There are so many types of cancers it's impossible for the average reader to know one from the other.  That includes brain cancer of which there is more than one type.  McCain was diagnosed with glioblastoma.  What is that and how is it treated?

Glioblastomas (GBM) are tumors that arise from astrocytes—the star-shaped cells that make up the “glue-like,” or supportive tissue of the brain. These tumors are usually highly malignant (cancerous) because the cells reproduce quickly and they are supported by a large network of blood vessels.



Glioblastomas are generally found in the cerebral hemispheres of the brain, but can be found anywhere in the brain or spinal cord.



Glioblastomas usually contain a mix of cell types. It is not unusual for these tumors to contain cystic mineral, calcium deposits, blood vessels, or a mixed grade of cells.


Glioblastomas are usually highly malignant—a large number of tumor cells are reproducing at any given time, and they are nourished by an ample blood supply. Dead cells may also be seen, especially toward the center of the tumor. Because these tumors come from normal brain cells, it is easy for them to invade and live within normal brain tissue. However, glioblastoma rarely spreads elsewhere in the body.


There are two types of glioblastomas:

  • Primary, or de novo: These tumors tend to form and make their presence known quickly. This is the most common form of glioblastoma; it is very aggressive.  [McCain's type]



Glioblastoma can be difficult to treat because the tumors contain so many different types of cells. Some cells may respond well to certain therapies, while others may not be affected at all. This is why the treatment plan for glioblastoma may combine several approaches.

It looks to us like this is not a very treatable or survivable cancer.  You can read more about this type of cancer and the survival stats HERE.

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Just how is there a connection with a "blood clot" and with this cancerous Glioblastoma? ... or the media's disinformation technique that McCain will live out his term as Senator. Anytime they remove a part of the skull to see what's inside it is a serious condition. So the only question which remains is what happens AFTER McCain? Will our Governor appoint Robert Graham as Senator ... or will he have enough sense to appoint Jeff DeWitt, or another conservative?

Depending on when McCain leaves the Senate, the Gov will appoint someone to be Senator until the next General Election-- 2018, 2020, 2022...  McCain will die in office.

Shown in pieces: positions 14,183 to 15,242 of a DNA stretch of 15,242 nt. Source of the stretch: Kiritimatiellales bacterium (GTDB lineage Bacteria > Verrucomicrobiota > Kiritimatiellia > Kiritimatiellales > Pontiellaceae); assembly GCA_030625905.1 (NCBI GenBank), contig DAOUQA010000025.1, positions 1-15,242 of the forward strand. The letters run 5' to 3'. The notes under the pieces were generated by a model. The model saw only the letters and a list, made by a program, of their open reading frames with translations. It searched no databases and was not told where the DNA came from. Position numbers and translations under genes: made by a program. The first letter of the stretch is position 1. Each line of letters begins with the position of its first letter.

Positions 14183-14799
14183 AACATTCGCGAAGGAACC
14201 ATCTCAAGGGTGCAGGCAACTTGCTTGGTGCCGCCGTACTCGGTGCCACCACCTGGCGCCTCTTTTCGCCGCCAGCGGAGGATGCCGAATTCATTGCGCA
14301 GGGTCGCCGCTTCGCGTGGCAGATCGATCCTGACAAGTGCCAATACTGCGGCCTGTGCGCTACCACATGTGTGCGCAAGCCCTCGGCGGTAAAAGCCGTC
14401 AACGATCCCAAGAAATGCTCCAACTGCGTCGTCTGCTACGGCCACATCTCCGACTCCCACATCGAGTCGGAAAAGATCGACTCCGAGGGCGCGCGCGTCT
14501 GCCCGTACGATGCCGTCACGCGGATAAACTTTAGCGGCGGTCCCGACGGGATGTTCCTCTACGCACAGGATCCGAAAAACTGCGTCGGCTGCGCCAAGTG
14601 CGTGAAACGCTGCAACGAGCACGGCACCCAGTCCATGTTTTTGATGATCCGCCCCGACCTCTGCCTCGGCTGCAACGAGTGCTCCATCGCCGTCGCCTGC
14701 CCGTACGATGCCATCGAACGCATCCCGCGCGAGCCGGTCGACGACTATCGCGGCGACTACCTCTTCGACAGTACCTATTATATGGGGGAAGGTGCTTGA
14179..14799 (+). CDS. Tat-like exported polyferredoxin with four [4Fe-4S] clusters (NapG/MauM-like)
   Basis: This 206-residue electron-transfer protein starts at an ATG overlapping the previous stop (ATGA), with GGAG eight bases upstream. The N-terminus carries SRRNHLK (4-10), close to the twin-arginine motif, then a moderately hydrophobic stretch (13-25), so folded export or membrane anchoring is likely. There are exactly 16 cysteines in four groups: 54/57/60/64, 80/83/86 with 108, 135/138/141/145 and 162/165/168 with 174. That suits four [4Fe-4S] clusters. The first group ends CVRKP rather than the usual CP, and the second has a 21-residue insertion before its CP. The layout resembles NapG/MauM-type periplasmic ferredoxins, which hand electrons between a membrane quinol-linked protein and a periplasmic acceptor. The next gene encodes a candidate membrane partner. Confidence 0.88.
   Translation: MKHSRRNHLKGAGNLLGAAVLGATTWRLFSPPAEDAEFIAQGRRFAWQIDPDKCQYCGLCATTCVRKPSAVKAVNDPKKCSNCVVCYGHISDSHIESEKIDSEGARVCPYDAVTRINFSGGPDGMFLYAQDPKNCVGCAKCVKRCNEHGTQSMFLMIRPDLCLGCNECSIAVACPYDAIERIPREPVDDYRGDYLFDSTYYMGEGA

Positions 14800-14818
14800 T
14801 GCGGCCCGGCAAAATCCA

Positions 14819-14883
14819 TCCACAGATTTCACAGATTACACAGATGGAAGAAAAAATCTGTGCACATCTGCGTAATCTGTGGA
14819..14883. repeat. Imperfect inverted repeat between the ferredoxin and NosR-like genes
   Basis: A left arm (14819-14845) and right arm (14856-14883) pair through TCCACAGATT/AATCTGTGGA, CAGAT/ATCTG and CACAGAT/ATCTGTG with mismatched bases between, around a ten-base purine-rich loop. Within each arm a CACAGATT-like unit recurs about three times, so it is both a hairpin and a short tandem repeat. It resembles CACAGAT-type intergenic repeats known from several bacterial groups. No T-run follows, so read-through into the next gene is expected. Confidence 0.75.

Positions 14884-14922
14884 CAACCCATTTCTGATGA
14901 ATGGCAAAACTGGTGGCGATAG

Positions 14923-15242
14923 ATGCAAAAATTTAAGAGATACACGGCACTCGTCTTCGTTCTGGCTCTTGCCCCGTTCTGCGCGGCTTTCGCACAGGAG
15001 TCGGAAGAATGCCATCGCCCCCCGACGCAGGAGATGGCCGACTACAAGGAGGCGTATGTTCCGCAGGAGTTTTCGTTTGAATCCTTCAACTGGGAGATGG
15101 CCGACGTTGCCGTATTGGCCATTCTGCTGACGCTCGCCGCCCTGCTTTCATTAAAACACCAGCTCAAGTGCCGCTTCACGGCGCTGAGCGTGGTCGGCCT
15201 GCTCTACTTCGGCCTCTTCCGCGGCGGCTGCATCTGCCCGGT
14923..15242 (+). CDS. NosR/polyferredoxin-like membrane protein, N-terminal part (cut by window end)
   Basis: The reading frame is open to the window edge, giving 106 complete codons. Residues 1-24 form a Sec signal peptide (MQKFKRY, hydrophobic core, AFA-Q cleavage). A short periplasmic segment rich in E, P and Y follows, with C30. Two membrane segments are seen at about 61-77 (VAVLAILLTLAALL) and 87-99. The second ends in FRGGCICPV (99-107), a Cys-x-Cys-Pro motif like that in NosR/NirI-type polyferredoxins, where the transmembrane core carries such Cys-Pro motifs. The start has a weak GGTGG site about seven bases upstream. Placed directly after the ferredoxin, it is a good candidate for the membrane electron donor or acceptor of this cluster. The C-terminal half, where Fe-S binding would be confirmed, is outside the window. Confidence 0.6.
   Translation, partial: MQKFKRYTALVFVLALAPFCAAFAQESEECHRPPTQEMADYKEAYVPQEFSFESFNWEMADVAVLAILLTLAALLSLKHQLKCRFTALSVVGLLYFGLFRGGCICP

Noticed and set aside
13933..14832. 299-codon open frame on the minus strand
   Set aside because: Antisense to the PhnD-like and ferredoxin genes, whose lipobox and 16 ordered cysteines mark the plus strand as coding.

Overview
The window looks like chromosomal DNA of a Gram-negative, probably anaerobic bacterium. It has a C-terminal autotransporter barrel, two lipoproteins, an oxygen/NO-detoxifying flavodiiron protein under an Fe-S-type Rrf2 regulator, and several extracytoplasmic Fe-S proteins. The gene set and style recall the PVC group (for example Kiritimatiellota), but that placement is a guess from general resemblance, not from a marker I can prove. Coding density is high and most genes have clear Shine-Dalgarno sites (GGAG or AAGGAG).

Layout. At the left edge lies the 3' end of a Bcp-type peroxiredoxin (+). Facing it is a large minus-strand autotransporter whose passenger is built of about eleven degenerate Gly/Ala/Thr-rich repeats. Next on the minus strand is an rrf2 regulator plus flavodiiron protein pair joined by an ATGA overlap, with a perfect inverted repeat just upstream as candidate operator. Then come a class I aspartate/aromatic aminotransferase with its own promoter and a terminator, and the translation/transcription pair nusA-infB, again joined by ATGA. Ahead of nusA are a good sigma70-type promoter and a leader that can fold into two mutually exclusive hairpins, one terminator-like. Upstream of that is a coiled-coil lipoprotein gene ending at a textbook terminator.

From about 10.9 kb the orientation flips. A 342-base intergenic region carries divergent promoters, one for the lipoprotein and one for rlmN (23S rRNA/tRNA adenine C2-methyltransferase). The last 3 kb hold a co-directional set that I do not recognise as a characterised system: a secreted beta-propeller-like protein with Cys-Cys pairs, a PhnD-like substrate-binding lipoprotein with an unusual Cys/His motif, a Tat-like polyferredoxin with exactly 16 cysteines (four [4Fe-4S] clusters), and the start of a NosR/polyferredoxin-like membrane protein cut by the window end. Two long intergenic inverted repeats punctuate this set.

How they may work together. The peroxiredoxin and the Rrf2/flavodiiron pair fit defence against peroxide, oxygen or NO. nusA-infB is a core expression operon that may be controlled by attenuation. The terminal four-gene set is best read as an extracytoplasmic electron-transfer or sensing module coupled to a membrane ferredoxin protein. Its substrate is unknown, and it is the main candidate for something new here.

Ducey will not make "conservative" a criteria (what is the definition of a conservative anyway when McCain calls himself a conservative?)   This will be interesting.

I know all to well about this since it took my father in-law away from us.  It is very serious, and I believe if my memory serves me correctly the average expectancy is about 1 year.  

Is this true or a fabrication so we'll feel sorry for McCain?

I think it's true. Notice in re-runs as McCain's left eye goes funny and remember the things he's been saying lately, like the questioning of Comey.  We knew when it was reported that the skull was cut that this was not ordinary blood clot.  Blood clots are in the epidermis!  The time between the surgery and the announcement is significant to me. I think they were plotting their next move, what to tell, when to resign, who Ducey will appoint and all that.

I read the article that was on the link. Survival is very short, they said maybe 18 months.

"WE" Need to try to get a "PLAN" in Place and push for  Jeff DeWit--- who will be a long shot given the Gov's track record.  will depend whos support  he wants most.

As a physician, I've dealt with this issue over the years. So much depends on the individual patient's response to the biology of the tumor. I wasn't there, of course, but I seriously doubt there was an operation performed without a full pre-operative work-up and a good idea of what they were dealing with. "Blood clot" surgeries (subdural or epidural hematomas) are usually done on an emergent or semi-emergent basis. If this was truly the case, the tumor would have shown on the radiographic studies before surgery, and this would have fallen in line with one news report I read claiming the entire tumor was successfully removed.

Even with chemo and radiation therapies, survival can range from as short as 12 months up to (rarely) 5 years, again depending on the patient's individual response. Also, I'm sure Mayo will run DNA studies on his tumor to see if it contains a particular gene that can be altered. If so, this can improve survival.

The bottom line? This is a very aggressive tumor with a low 2-year survival. However, prognosis is improving with current medical advancements, so the answer is "depends."

I saw the interview with the neurological surgeon.  He said it had tentacles that they did not remove.  I think that would mean the cancer is still active.  I think it was him who said the cancer contained many different types of cells that would make it difficult to determine the best treatment bc some cells respond to a certain treatment, others don't.  Of course, Connie, you are right, they knew they were dealing with more than a blood clot when then went in. 



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